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Founder of Diabetes Mine discusses the power of patient communities

Over on the Medicine X blog, Julia James has written a great profile of Amy Tenderich, a member of the Medicine X advisory board and founder of the blog Diabetes Mine. James writes:

A few months after Novo Nordisk gained FDA approval for its type-2 diabetes drug, Victoza, in January of 2010, Amy Tenderich sat down to write a review of the product on her blog, She quickly covered the drug's vital stats--Victoza is an injectable glucagon-like peptide-1 designed to stimulate insulin secretion when high blood sugar is present--and then moved on to address the questions she knew would concern potential users: What type of patient would it benefit? How did it stack up against its competitor, Byetta? What were its side effects? What were its potential risks? What would happen when users combined Victoza with their usual oral anti-diabetes drugs?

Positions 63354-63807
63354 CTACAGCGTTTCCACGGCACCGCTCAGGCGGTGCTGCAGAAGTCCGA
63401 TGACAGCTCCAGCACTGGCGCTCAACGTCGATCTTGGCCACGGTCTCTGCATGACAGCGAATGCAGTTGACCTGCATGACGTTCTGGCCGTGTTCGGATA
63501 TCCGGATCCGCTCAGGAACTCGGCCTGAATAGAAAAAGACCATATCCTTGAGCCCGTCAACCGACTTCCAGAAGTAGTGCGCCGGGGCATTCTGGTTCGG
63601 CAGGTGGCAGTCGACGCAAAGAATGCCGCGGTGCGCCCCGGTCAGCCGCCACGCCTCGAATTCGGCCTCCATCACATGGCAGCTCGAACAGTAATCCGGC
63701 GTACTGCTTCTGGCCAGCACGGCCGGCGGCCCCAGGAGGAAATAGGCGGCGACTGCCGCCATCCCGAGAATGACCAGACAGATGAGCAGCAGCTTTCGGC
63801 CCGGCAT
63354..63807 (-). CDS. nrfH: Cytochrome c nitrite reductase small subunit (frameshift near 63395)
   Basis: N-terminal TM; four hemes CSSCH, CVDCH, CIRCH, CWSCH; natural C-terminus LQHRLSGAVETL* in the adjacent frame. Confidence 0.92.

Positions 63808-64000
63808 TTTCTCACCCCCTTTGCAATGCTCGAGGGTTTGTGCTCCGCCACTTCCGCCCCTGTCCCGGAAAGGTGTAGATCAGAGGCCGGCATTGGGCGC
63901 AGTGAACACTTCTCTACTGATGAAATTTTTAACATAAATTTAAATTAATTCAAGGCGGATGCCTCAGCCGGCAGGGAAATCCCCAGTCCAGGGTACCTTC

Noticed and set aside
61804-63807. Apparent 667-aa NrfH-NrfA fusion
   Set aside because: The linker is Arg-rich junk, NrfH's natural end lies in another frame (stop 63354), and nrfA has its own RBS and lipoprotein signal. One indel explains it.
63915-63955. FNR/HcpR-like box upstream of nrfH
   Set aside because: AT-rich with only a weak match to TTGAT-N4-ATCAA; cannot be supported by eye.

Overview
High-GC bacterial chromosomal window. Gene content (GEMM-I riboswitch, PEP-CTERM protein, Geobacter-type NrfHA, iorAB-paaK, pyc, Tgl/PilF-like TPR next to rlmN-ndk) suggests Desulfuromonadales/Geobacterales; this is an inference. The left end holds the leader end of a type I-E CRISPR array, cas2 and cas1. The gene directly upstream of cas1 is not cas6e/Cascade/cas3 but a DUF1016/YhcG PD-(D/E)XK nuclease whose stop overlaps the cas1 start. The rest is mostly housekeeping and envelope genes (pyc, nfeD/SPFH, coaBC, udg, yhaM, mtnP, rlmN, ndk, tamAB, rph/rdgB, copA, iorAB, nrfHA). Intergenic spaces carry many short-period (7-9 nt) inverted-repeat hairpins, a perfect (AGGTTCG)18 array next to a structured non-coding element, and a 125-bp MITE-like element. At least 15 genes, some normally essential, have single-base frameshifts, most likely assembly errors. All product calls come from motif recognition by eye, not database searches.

To answer these questions, Tenderich referred to expert sources and also sought input from her physical and online communities--she talked to her own endocrinologist as well as a web contact named Raymond, living with the disease in England. Soon, though, what had been a simple blog post turned into something else altogether: one by one, site visitors shared their own questions and experiences, and by October 21 of this year, they had posted 990 comments--making the page into the default user forum for the drug.

Tenderich is one of the most prominent ePatients on the web, so the rest of the profile is well worth reading.

And, if you haven't done so already, be sure to save the date for Medicine X: The first-ever conference will take place on Sept. 28-30, 2012.

Previously: ePatient discusses how web-savvy patients are changing the practice of medicine and Stanford Medicine X advisory board announced

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